33. Chemical ending : -ANE
The “smaller” alkanes are gases and are quite combustible. Methane (CH4) is the main component of natural gas with ethane (C2H6) being the second largest component. Propane (C3H8) is also found in natural gas and is heavy enough to be readily turned into a liquid by compression, for ease of transportation and storage. Butane (C4H10) is also easily liquefied under pressure and can be used as the fuel in cigarette lighters or as the propellant in aerosol sprays. The heavier alkanes are liquids and solids at room temperature.

34. ___ contendere : NOLO
“Nolo contendere” is a legal term that translates from Latin as “I do not wish to contend”. It’s the plea of “no contest” and is an alternative to “guilty” or “not guilty”, meaning that one doesn’t admit guilt but nor does one dispute the charge.

39. Short lines at the checkout? : UPCS
UPC stands for Universal Price Code or Universal Product Code. The first UPC-marked item to get scanned in a store was on June 26, 1974 at 08:01 a.m. at Marsh’s supermarket in Troy, Ohio. It was a 10-pack of Wrigley’s Juicy Fruit chewing gum …

40. To whom Dionne Warwick asked “What’s it all about?” in a 1967 hit : ALFIE
There have been two versions of the movie “Alfie”. The original, and for my money the best, was made in 1966 with Michael Caine. The remake came out in 2004 and stars Jude Law in the title role. The theme song was performed by Cher in the 1966 movie, but it was Dionne Warwick’s cover version from 1967 that was the most successful in the charts.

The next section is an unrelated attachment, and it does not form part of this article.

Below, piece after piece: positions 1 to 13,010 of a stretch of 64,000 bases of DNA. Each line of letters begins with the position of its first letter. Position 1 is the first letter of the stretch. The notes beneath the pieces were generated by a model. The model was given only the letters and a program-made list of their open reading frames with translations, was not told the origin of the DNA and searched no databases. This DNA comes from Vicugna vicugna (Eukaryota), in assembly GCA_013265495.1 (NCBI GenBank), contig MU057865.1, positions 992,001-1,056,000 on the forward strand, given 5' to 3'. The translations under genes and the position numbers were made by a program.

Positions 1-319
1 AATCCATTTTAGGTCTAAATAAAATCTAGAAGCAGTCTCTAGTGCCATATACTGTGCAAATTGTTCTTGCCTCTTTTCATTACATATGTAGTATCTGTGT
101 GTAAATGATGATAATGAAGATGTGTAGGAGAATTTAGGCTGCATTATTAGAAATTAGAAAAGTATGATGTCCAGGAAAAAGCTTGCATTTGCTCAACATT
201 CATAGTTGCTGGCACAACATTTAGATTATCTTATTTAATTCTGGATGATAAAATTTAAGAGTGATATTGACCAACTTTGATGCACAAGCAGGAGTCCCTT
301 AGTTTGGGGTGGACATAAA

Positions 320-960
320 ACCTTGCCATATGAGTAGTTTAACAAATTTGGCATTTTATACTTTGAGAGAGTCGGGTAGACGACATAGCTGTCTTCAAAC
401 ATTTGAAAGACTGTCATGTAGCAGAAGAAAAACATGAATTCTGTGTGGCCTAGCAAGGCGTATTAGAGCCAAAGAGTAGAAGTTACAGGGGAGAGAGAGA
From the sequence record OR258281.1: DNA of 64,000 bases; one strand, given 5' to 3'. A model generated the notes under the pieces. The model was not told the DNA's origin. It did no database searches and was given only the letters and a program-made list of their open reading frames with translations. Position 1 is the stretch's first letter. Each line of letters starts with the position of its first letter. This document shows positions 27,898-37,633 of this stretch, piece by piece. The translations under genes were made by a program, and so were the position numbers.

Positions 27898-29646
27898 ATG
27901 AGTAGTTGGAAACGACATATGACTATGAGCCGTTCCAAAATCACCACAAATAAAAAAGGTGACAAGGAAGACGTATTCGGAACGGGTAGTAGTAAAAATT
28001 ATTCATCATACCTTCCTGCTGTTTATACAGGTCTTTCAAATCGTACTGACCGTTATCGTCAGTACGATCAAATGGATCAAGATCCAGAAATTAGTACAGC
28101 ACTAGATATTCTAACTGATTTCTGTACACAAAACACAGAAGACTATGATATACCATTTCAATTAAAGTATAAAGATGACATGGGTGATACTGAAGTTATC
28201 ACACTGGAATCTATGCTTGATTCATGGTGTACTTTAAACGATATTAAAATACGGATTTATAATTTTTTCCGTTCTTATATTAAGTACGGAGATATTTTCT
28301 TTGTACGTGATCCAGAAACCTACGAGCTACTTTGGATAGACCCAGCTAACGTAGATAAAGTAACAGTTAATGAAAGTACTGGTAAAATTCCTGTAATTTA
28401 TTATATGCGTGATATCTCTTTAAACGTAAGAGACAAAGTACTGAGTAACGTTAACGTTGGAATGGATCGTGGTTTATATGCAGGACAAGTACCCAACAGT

47. Idol worship : BAALISM
The name “Baal” was used for several gods and sometimes human officials by ancient Semitic peoples. In the Hebrew Bible, Baal is notably cited as a false god. As a result, we sometimes use the term “baal” today to mean a false god or an idol.

50. ___ of Abraham (place of comfort) : BOSOM
In the Jewish tradition, the phrase “Bosom of Abraham” is used to describe a place where the righteous dead await the Day of Judgment.

51. Asian capital : LHASA
Lhasa is the capital city of Tibet, and the name “Lhasa” translates as “place of the gods”. However, Lhasa used to be called Rasa, a name that translates into the less auspicious “goat’s place”. Lhasa was also once called the “Forbidden City” due to its inaccessible location high in the Himalayas and a traditional hostility exhibited by residents to outsiders. The “forbidden” nature of the city has been reinforced since the Chinese took over Tibet in the early 1950s as it has been difficult for foreigners to get permission to visit Lhasa.

52. Canadian N.H.L. team, on scoreboards : OTT
The Senators are the NHL hockey team in Ottawa, Canada. The current team, founded in the 1992-93 season, is the second NHL team in the city to use the name “Senators”. The original team was founded in 1917 and had a very successful run until the league expanded into the US in the late twenties. The cost of operating in what became the smallest NHL city eventually drove the Senators to St. Louis where they played for a year as the Eagles before finally folding.

53. Lender’s security : LIEN
A lien is the right that one has to retain or secure someone’s property until a debt is paid. When an individual takes out a car loan, for example, the lending bank is usually a lien holder. The bank releases the lien on the car when the loan is paid in full.

59. Long, in Lahaina : LOA
Mauna Loa on the “big island” of Hawaii is the largest volcano on the planet (in terms of volume). The name “Mauna Loa” is Hawaiian for “Long Mountain”.

Lahaina on the island of Maui was the capital of the Kingdom of Hawaii from 1820 to 1845, after which the capital was moved to Honolulu.

64. Maui or Bali: Abbr. : ISL
Maui is the second largest of the Hawaiian islands. Maui is sometimes called the “Valley Isle” as it is composed of two volcanoes to the northwest and southeast of the island, each with numerous beautiful valleys carved into them.